HP employs the same BOE panel options across many of its 16-inch laptops. The ZBook Studio 16 G9 , for example, utilizes the same 16:10 4K panel as our ZBook Fury 16 G9 as exemplified by their similar attributes in the table below. Our particular 4K IPS panel is a high-end offering with its wide P3 colors and good black-white and gray-gray response times to be suitable for both content creation and gaming applications.

However, the matte overlay isn’t as sharp as a glossy alternative and contrast ratio is limited to just ~1000:1. Fortunately, HP offers an OLED option to directly address these two shortcomings. The display is calibrated out of the box against the P3 standard with average grayscale and color DeltaE values of just 1.

0 and 2. 26, respectively. Outdoor visibility is decent under shade and comparable to many consumer Ultrabooks as 400 nits is a common target.

HP offers a much brighter 1000-nit option if outdoor visibility is a priority, but the panels are limited to IPS and a resolution of only 1920 x 1200 for now. It’s worth noting that Display Power Savings is enabled by default meaning that the maximum brightness of the display will drop by as much as 80 nits if running on battery power. To prevent this, launch Intel Graphics Command Center and go into the System and Power submenus to toggle off Display Power Savings.

We set our unit to Performance mode prior to running the benchmarks below. HP has no additional power profiles aside from the standard Windows ones and advanced features like Optimus 2. 0 or MUX are not supported.

It’s recommended that users become familiar with MyHP and Z Light Space for HP-specific software updates and RGB keyboard settings, respectively. The 12th gen Core i9-12950HX was one of the fastest mobile CPUs available with both vPro and ECC support up until the launch of the 13th gen Core i9-13950HX . For 13th gen options, the Fury 16 G10 has recently begun shipping.

The processor in our HP underperforms slightly by about 5 percent when compared to the average laptop in our database equipped with the same Core i9-12950HX CPU. Even worse, the CPU appears throttle more sharply when subjected to long periods of stress. When running CineBench R15 xT in a loop, for example, performance would drop by about 20 percent after the 7th or 8th loop.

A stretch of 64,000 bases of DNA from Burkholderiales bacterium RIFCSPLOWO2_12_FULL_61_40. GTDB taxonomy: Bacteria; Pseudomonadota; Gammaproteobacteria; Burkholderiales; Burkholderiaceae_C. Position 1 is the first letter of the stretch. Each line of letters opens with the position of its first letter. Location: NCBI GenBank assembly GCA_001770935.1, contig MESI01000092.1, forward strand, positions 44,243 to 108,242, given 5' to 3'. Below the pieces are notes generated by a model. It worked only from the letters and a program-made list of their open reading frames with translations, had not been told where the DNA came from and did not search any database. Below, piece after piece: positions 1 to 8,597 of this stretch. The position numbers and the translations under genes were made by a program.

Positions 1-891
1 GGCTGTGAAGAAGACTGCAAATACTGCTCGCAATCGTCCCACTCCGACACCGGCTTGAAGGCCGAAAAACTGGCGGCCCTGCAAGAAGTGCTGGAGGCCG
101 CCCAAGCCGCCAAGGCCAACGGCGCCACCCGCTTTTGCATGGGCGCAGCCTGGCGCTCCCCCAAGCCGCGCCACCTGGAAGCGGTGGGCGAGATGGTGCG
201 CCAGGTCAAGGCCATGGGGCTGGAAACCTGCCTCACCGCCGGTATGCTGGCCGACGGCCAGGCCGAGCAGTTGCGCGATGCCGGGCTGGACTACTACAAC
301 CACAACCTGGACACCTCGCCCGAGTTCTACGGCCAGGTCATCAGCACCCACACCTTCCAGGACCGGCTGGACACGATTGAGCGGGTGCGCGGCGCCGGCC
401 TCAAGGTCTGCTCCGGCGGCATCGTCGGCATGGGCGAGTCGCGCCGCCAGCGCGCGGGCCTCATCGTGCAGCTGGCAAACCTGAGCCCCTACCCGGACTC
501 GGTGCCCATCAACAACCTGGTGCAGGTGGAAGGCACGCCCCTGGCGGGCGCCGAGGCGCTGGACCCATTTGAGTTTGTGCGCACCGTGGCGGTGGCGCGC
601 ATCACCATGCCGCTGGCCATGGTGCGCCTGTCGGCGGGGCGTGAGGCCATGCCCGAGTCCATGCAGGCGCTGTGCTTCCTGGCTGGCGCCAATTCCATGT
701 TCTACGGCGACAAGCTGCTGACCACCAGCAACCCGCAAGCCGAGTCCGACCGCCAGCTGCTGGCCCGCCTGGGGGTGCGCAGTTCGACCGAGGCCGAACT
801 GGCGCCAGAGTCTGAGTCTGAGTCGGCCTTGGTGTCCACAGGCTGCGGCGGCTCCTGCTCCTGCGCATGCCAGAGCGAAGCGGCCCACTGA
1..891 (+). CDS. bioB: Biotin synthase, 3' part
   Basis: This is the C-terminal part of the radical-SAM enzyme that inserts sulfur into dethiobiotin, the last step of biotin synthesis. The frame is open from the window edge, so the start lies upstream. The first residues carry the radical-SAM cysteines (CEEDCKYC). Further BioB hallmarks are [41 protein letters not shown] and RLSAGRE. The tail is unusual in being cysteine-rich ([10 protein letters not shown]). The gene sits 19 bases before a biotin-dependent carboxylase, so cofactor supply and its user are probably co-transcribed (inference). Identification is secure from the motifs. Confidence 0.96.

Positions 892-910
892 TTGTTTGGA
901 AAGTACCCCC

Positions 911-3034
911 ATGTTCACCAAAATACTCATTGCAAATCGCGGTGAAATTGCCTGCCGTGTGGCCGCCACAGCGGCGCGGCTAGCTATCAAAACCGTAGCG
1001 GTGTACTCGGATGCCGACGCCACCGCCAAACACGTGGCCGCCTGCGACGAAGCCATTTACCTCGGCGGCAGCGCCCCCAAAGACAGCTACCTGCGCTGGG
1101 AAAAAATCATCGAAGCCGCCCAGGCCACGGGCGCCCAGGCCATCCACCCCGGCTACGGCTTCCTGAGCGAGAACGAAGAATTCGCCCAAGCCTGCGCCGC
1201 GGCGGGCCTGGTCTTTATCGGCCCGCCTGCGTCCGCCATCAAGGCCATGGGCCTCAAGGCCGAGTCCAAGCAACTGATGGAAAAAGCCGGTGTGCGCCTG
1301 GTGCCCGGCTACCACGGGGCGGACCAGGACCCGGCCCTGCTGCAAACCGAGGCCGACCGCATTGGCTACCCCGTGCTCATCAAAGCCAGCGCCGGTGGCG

The ThinkPad P16 G1 experiences a shallower degree of CPU throttling as shown by our comparison graph below. Downgrading to the Core i7-12850HX configuration from our Core i9-12950HX is expected to impact both single- and multi-thread performances by about 15 to 20 percent. PCMark results are comparable to both the Dell Precision 7670 and Lenovo ThinkPad P16 G1.

Note the significant advantage over the smaller ZBook Firefly 16 G9 in the Digital Content Creation subtest due to the faster RTX A5500 GPU in our Fury 16 G9. LatencyMon reveals DPC issues when opening multiple browser tabs of our homepage. 4K video playback at 60 FPS is otherwise perfect with zero dropped frames during testing.

Our test unit ships with the same 1 TB Micron 3400 MTFDKBA1T0TFH SSD as found on the Lenovo ThinkPad X1 Extreme G5 . Unfortunately, the SSD in our HP appears to suffer from major performance throttling issues as shown by the comparison graph below. When running DiskSpd in a loop, transfer rates would occasionally plummet from 6500 MB/s to as low as 1700 MB/s whereas the same drive in the Lenovo would run at 6500 MB/s indefinitely.

This suggests that the Fury 16 may have issues cooling the SSDs. Results would not improve even after multiplies retests. The RTX A5500 in our HP targets a TGP of 100 W compared to 130 W and 135 W on the ThinkPad P16 G1 and Precision 7670 , respectively.

Thus, graphics performance should be slightly slower on the HP even though all three systems are using the same RTX A5500 GPU. 3DMark and SpecViewPerf results confirm this as our HP would be consistently behind both the Dell and Lenovo models by up to 15 percent in some cases. It’s still a very fast workstation, of course, but it’s not the fastest option out there.

Downgrading to the RTX A3000 configuration from our top-end RTX A5500 is expected to reduce graphics performance by 20 to 30 percent. Though it’s not a gaming GPU, the RTX A5500 is more than capable of playing the latest titles at high resolutions and settings. Users can expect gaming performance to be on par with the mobile GeForce RTX 4070 .

Fan noise is quiet when running undemanding loads. It tends to hover between 29 dB(A) and 35 dB(A) during low to low-medium loads which is just barely audible in most office environments. Running more demanding loads like games may induce a maximum fan noise of just under 50 dB(A) which is close to what we recorded on the ThinkPad P16 G1 or Precision 7670.

Nonetheless, the ThinkPad P16 G1 is able to remain quieter for longer periods. When running 3DMark 06, for example, fan noise on our HP would top out at 36 dB(A) towards the end of the first benchmark scene compared to just 29 dB(A) on the Lenovo. Surface temperatures tend to be warmer toward the keyboard center where it can reach over 36 C when under extreme processing loads.